China registered a higher rate of decarbonization than any of the world's major economies for the second year running, according to a new report published by London-based consultancy PricewaterhouseCoopers (known as PwC).
China reduced its carbon intensity by 5.2 percent in 2017, PwC found in its annual Low Carbon Economy Index of the G20 members. Carbon intensity rates are measured by comparing greenhouse gas emissions with a nation's energy demand and gross domestic product, also known as GDP.
While emissions levels in China actually rose by 1.4 percent last year, this increase was low in comparison to a high GDP growth rate of 6.9 percent and an increase in energy demand.
The United Kingdom also performed well in the index, registering an average drop in carbon intensity of 3.7 percent over the least 10 years, the best of all nations studied. In 2017, UK carbon intensity dropped by 4.7 percent, the fourth best in the G20 behind China, Mexico and Argentina.
Overall, PwC found that global emissions are now on the rise again - by 1.1 percent - having plateaued for the past three years. Global energy demand rose by 2.1 percent last year, more than twice the rate in 2016, and most of the increased energy demand was met with fossil fuels, according to the report.
"The gap between the current decarbonization rate and that needed to limit global warming to 2 degrees Celsius is widening," the report said. "There seems to be almost zero chance of limiting warming to well below 2 degrees, the main goal of the Paris Agreement."
The PwC study coincided with the release of a report by the United Nations Intergovernmental Panel on Climate Change (known as IPCC), which said the world has only 12 years to limit a climate change catastrophe.
Also this week, the Royal Swedish Academy of Sciences awarded the Sveriges Riksbank Prize in Economic Sciences - commonly referred to as the Nobel Prize in economics - to United States economists William Nordhaus and Paul Romer for their work integrating climate change into macroeconomic analysis.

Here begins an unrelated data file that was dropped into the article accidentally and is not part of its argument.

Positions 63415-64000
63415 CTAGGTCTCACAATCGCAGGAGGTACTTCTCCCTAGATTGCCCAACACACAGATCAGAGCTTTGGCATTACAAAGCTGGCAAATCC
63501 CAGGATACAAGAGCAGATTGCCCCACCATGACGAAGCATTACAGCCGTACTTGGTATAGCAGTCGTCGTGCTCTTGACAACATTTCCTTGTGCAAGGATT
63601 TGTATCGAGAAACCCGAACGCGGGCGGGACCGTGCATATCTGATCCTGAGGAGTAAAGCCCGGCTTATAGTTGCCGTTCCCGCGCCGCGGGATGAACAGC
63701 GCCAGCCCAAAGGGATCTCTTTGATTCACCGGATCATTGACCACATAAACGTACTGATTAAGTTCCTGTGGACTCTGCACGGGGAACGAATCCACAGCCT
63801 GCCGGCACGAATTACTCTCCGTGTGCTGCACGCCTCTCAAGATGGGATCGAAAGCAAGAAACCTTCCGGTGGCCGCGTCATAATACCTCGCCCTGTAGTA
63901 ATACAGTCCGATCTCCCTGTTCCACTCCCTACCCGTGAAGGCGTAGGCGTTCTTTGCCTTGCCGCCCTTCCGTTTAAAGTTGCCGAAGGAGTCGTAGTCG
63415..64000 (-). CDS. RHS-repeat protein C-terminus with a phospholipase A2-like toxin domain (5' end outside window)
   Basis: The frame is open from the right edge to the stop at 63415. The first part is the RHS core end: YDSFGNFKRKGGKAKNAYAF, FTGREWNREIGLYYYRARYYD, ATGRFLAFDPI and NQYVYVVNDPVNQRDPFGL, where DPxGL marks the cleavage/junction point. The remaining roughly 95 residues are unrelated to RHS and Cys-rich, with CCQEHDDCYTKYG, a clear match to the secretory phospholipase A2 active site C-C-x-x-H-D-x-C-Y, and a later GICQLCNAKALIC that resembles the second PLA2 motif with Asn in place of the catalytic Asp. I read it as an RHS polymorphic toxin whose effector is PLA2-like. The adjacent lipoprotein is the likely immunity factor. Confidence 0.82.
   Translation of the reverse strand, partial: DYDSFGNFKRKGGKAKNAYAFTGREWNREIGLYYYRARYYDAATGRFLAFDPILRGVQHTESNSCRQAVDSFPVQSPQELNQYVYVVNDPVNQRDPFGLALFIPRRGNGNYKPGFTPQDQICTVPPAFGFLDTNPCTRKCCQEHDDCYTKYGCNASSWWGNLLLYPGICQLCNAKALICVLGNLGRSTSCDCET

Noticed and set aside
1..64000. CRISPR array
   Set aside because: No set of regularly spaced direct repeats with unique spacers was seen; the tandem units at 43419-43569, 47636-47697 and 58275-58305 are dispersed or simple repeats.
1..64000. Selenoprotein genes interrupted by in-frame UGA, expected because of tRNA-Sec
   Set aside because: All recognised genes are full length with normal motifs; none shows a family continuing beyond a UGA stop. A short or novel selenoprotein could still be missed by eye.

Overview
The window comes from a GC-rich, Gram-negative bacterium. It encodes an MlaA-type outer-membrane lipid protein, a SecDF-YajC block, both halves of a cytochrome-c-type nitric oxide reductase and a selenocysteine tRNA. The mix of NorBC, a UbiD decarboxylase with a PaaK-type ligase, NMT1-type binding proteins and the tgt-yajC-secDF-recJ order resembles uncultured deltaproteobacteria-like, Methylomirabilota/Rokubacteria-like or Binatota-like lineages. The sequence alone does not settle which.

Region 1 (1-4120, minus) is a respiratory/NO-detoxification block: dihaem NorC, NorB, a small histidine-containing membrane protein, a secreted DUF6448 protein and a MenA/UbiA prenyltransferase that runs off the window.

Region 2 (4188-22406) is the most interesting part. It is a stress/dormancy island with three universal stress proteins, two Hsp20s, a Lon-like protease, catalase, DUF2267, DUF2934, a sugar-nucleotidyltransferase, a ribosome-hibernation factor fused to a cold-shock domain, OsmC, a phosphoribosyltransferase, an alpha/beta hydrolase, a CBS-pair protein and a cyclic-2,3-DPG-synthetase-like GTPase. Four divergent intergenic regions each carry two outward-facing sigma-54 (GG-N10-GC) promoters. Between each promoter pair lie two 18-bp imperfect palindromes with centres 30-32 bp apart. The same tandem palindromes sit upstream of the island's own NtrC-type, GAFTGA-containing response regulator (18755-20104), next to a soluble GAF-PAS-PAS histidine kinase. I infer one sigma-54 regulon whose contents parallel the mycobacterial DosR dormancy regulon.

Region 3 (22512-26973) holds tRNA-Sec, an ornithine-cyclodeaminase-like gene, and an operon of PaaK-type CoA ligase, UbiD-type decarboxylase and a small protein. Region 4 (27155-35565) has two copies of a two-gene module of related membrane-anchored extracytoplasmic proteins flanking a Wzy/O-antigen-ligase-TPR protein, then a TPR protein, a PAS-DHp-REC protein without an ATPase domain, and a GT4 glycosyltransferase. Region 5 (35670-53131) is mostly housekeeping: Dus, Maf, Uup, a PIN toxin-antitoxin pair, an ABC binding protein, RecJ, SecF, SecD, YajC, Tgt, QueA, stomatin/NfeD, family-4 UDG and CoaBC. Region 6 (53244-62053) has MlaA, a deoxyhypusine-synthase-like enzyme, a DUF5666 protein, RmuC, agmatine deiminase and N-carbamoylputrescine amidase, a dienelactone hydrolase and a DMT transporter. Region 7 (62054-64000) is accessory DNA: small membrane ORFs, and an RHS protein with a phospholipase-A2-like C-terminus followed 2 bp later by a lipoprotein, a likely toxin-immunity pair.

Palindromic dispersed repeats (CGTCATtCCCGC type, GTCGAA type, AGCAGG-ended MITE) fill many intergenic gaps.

When asked about the new IPCC report, Romer urged governments and the public not to succumb to pessimism.
"Once we start to try to reduce carbon emissions, we'll be surprised that it wasn't as hard as we anticipated," Romer told press. "The danger with very alarming forecasts is that it will make people feel apathetic and hopeless."
In China last year, PwC found that renewable power generation rose by 25 million metric tons of oil equivalent, which is an energy usage measurement, also known as MTOE. This was driven by a 71 percent increase in solar energy, and a 20 percent increase in wind energy.
Coal use in China increased by 1 percent last year, following several years of reductions in consumption. PwC attributed the rise of coal consumption to the opening of coal-fired power generation plants.
"Despite this growth, political signals do not suggest that coal consumption will grow long term in China again as pollution control is at the top of the political agenda," the report stated.
China also saw the highest percentage increase in use of natural gas, at 15 percent. This is largely associated with residential heating and small industrial boilers switching from coal to gas.
"Despite growth of fossil fuels, China has positioned itself as a global engine for renewable deployment," the report said. "It has made significant strides toward meeting its pledge under the Paris Agreement to generate 20 percent of its energy in 2030 from low-carbon sources."